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Misstep delays water plant decision

Hearings reopened for more testimony


Still dragging on, the hearings for a proposed water treatment plant and pipeline have been continued yet again because of a misstep by the mayor of West Linn.

The West Linn City Council was due to close the hearings and deliberate on the controversial project during its Monday meeting; however, a statement by the mayor introduced new evidence, causing the city to reopen public testimony and applicant rebuttal.by: LORI HALL - Documents associated with the water treatment plant and pipeline conditional use permit applications are several feet thick.

The city council conducted two nights of public hearings Jan. 14 and 15 to collect community comment on Lake Oswego-Tigard water treatment plant expansion and pipeline public hearings.

Back on Nov. 1, the West Linn Planning Commission unanimously voted to deny the two conditional use permits, mainly due to lack of community benefit to West Linn. The Lake Oswego-Tigard Water Partnership appealed the decision last month to the city council.

Lake Oswego has operated a water treatment plant at 4260 Kenthorpe Way in West Linn’s Robinwood neighborhood since 1968. In cooperation with the city of Tigard, Lake Oswego wants to expand the plant and run a new pipeline to address the future water needs of both cities.

The plant, which will hold up to 2 million stored gallons of water underground and handle up to 38 million gallons each day, also serves as an emergency backup water supply for West Linn.

Along with a new plant, the project involves the installation of a 4-foot-diameter pipeline from the Clackamas River through West Linn and into Lake Oswego. The pipeline, which will be broken into four construction phases, will extend 1.9 miles in West Linn, crossing through both residential and commercial areas.

Before entering deliberation, councilors asked city and LOT staff about home access during construction, Highway 43 work, the intergovernmental intertie agreement, emergency access and the monetary and nonmonetary benefits to West Linn.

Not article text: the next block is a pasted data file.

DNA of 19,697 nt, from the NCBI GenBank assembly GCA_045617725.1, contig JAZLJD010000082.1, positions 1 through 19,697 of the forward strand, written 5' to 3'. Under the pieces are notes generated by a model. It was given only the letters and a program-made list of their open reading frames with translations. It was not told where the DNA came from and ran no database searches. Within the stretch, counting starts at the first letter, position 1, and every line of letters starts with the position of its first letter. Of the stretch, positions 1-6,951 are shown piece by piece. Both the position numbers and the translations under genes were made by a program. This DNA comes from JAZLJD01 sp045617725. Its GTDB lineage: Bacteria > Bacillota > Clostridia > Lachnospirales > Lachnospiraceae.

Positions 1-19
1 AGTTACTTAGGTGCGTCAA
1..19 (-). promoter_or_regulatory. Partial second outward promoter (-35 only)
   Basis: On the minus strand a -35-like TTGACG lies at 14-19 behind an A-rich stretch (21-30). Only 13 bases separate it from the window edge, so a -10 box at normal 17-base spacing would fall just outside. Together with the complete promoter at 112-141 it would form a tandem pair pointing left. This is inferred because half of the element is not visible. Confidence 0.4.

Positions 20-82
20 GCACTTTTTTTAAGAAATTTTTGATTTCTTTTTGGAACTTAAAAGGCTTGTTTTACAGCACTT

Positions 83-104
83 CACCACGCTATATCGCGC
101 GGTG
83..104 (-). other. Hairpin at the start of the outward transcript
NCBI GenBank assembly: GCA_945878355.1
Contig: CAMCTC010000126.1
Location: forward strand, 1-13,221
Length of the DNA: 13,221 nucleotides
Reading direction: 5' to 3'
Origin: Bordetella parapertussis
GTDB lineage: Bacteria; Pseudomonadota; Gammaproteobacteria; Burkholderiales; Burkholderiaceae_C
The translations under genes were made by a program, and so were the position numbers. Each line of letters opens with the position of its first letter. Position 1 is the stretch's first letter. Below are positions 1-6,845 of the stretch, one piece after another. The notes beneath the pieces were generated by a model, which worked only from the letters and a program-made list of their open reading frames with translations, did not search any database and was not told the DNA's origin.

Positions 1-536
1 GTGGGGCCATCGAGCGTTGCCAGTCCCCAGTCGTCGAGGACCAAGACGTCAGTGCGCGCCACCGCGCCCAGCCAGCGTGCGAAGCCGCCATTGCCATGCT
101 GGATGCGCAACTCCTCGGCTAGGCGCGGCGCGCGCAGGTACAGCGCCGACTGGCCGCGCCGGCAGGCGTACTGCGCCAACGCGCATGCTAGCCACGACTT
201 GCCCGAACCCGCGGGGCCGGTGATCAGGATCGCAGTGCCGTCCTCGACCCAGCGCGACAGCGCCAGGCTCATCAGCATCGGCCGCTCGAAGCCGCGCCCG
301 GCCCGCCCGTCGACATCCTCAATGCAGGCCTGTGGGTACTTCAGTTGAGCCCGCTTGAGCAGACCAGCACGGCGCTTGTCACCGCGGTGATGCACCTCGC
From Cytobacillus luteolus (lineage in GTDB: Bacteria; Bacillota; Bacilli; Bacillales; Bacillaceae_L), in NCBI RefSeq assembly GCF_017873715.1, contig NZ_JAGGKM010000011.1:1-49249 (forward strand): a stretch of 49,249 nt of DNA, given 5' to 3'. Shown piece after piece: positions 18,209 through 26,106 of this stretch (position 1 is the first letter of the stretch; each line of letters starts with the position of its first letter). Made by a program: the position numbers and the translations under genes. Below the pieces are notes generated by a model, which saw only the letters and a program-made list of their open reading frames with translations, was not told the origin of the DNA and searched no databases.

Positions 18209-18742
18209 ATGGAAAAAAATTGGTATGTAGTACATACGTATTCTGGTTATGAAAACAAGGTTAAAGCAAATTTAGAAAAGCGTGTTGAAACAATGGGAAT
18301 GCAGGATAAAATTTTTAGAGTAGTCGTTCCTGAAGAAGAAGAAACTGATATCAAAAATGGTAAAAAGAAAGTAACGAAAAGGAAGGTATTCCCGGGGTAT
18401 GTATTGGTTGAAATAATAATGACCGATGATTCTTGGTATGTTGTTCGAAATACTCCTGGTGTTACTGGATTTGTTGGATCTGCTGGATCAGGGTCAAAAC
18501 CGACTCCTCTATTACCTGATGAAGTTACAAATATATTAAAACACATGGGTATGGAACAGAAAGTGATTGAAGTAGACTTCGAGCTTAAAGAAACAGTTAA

As part of the proposed projects, West Linn could receive $350,000 worth of asbestos pipes replaced in the Robinwood neighborhood, $250,000 worth of road resurfacing along Mapleton and Kenthorpe, $90,000 in improvements in Mary S. Young State Park and $5 million for a license fee for the pipeline right of way. Associate Planner Zach Pelz also pointed out the benefit of having a completely redundant water supply.

‘Long and difficult’ process

Prior to the mayor’s misstep, the council was heading toward a 2-2 decision on the permits. The council’s fifth member, Thomas Frank, had recused himself from the hearings as he previously voted on the permits as a planning commissioner last year. If the vote is a tie, the planning commission’s denial would become final.

The mayor and councilors spoke passionately about their determinations, with Mayor John Kovash speaking at length in favor of the project along with Councilor Jody Carson. Council President Mike Jones spoke strongly against it along with Councilor Jenni Tan.

Both Kovash and Jones talked about the definition of “community” and “community benefit,” each with varying opinions.

“This is one of the most important and long-lasting decisions this council will make and will affect every person in the city,” Kovash said. “The process has been long and difficult.”

The mayor stressed the needs of the city’s water infrastructure and how the projects will benefit the city in replacing pipes and the Bolton Reservoir as well as providing emergency backup water.

“Keep in mind that without the LOT intertie all water coming into West Linn comes through one 24-inch pipe hanging on the 205 bridge. If you have seen the videos of that pipe vibrating, you know the concern,” he said.

Kovash and Carson said the applications met the city’s conditions of approval and did indeed provide community benefit not only to West Linn but also to surrounding communities.

“It will cause a lot of difficulties for people in the neighborhood,” Carson said. “I believe that the applicant has a plan that addresses those concerns.”